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Darlington, England
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Profile of shanester
Which Coins Across are is Mcgroo thinking about? If it is from Roth vol 1 then it sounds as if it is Winged Silver. This is a tabled coins across using one ahead and requires a good CP to fool people. If you are planning on doing it in the spectators hands then they would be the "impromptu table" and for the first coin you would have to drop the coin onto the receiving hand at the moment that you want the coins to travel (in fact you could do this with all of the travelling coins as it would also provide a sound to announce the arrival). Therefore you have a set up sequence of Open sending hand with one coin CP'd, follow coin through the air (or cry out in pain as it burrows its way through your skin and across the tops of your shoulders) then amazement (or relief) as "chink" it arrives (having been followed by your eyes.

Does anyone use David Stone's coins across in the hands (One Way from his Basic Coin Magic vol 2)? I had a few problems with this- I had performed the second steal and even reviewing it with a friend who saw it, it was clean. But as I held my hand over the spectators, delivering the patter (and providing the time delay) she said "it's going to be in that hand" and lifted her hand (holding the first coin) up to touch the coin in my CP. I obviously couldn't continue the routine after that (moved on to some no coin work), but couldn't figure out what went wrong. I think that after having seen one coin fall from my hand as it was held over hers, she assumed that was what would happen each time I did this action.

Any thoughts on this would be appreciated.

Dan Watkins
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Hold your hand on top of hers literally. Your fingers should touch her wrist, her fingers will touch your wrist. With your hands this way - there is no way she can reach up and feel a coin in classic palm. The pressure of your hand controls her fingers.

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Seattle, WA
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Profile of wsduncan
I think there are two possible issues here. The material and the performer. It's impossible for us to know if the problem is either one or a combination of both.

The routine is solid but unexciting in and of itself. Simply mastering the moves will not ensure entertainment. Unlike another popular Roth routine (Shell Coins Across) which ends in the spectator's hands and therefore ensures some degree of commitment from at least one audience member (and by inference all of them) High Flying Winged Silver just isn't all that interesting in and of itself. It requires some reason for the audience to care.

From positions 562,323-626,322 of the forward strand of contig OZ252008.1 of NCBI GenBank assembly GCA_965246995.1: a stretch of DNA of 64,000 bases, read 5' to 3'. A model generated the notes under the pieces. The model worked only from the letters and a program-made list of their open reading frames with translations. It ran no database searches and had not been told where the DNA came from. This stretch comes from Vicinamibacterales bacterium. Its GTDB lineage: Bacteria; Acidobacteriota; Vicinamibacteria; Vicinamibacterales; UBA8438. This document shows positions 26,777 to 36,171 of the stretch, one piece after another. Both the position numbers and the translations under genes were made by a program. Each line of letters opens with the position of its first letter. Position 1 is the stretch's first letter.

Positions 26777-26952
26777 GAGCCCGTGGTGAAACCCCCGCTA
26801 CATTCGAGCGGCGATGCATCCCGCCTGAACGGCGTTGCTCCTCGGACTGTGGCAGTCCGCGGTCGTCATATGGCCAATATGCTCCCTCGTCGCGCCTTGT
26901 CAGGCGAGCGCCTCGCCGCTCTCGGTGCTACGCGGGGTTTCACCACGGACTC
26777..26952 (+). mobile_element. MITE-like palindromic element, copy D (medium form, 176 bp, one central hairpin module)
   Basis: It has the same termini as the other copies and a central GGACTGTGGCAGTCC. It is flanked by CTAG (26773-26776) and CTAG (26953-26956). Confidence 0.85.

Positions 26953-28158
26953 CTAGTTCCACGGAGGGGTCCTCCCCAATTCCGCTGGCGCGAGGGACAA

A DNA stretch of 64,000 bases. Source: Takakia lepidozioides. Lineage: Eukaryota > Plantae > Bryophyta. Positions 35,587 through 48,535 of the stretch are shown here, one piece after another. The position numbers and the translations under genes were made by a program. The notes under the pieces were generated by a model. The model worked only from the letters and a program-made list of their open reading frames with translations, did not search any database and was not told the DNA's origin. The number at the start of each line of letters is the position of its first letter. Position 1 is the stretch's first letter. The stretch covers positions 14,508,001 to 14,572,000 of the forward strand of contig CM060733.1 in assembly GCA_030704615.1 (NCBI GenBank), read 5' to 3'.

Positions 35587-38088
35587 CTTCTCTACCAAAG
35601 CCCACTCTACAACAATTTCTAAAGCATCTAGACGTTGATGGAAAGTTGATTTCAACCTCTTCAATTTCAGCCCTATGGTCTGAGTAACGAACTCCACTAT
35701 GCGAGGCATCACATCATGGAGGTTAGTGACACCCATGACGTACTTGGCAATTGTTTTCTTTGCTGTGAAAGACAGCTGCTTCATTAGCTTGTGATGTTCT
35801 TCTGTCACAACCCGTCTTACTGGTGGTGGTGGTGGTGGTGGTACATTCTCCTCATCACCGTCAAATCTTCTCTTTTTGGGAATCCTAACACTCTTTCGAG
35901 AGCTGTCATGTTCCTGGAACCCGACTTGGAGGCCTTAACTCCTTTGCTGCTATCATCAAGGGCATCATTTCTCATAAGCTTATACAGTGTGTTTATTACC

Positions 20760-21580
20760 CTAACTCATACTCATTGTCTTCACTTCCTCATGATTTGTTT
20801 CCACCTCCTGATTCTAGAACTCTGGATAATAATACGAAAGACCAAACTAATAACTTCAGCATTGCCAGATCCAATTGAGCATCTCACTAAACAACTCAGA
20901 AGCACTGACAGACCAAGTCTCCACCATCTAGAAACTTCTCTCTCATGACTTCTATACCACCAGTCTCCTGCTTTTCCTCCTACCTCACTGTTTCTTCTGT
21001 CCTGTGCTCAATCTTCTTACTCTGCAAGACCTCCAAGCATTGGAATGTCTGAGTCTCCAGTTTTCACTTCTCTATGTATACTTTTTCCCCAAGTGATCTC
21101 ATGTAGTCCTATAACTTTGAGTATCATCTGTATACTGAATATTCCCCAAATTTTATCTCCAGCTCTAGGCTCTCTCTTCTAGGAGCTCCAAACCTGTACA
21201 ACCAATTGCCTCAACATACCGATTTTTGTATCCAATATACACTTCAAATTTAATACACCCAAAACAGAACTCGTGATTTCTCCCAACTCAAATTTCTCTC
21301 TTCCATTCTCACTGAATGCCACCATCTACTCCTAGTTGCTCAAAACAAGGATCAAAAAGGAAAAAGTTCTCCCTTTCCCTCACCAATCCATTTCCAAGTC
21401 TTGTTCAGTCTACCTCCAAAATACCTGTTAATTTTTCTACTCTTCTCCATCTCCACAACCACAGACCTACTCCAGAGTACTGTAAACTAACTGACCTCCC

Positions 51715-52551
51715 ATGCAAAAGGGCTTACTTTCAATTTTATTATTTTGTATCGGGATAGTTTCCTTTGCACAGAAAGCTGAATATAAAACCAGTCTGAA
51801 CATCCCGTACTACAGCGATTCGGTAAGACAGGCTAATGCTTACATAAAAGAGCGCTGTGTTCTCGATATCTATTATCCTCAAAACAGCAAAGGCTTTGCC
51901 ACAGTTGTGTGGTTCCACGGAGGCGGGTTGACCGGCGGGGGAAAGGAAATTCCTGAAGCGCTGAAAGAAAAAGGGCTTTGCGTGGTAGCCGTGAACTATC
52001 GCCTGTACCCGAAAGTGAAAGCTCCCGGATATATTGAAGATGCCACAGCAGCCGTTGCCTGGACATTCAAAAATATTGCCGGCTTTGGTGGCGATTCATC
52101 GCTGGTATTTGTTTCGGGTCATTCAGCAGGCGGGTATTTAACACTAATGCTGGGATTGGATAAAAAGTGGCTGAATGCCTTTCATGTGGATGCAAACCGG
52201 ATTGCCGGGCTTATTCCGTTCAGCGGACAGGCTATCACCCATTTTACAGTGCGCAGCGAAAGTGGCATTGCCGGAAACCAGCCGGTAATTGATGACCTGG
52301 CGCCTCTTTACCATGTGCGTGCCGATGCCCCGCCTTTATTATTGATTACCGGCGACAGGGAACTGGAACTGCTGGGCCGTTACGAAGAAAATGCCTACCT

When David did this on Letterman he had several things going for him. He was introduced as "the best coin man in the world" which immediately creates interest. They brought him on playing "Jump" by Van Halen which sets an expectation that he's hip and not some old fogey with silks and hats.

AND his otherwise dry presentation was elevated by the host. Rather that ruining his presentation, his interaction with Letterman (and DL's lines about 'faxing' and 'using your powers for good, never evil') made the trick more enteraining that it usually is...

That's a good lesson. Roth's interaction with is audience shows that he's a true PRO. He's not the least bit intimidated or bothered by the comments. It seems as if both his and Letterman's lines are scripted.

That's a natural part of doing close up magic and he flows with it effortlessly. If you can do this you don't need clever lines or stories.

If you can't do this then that's what needs work and not the routine.

If you can do this then perhaps it's the trick itself. Not all good (or even great) magic works for everyone. Learn to discard effects that you love and worked hard on if the audience consistantly seems unimpressed.

best wishes
Jonathan Townsend
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Eternal Order
Ossining, NY
27134 Posts

Profile of Jonathan Townsend
I read the thread and really don't have all that much of say at this point.

However, if you would indulge me for a moment, I was wondering about a couple of things... just a couple of questions to the person who started this thread

When you do the trick, what kind of reaction are you looking to elicit? Especially for that last coin, what do you want their reaction to be?

When you think about the trick, what do you like about it? all the coins I've dropped here
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Profile of Magicmaven
I don't think anyone gets as good a reaction as Roth. I would just keep practicing, and if you don't practice infront of the mirror, do.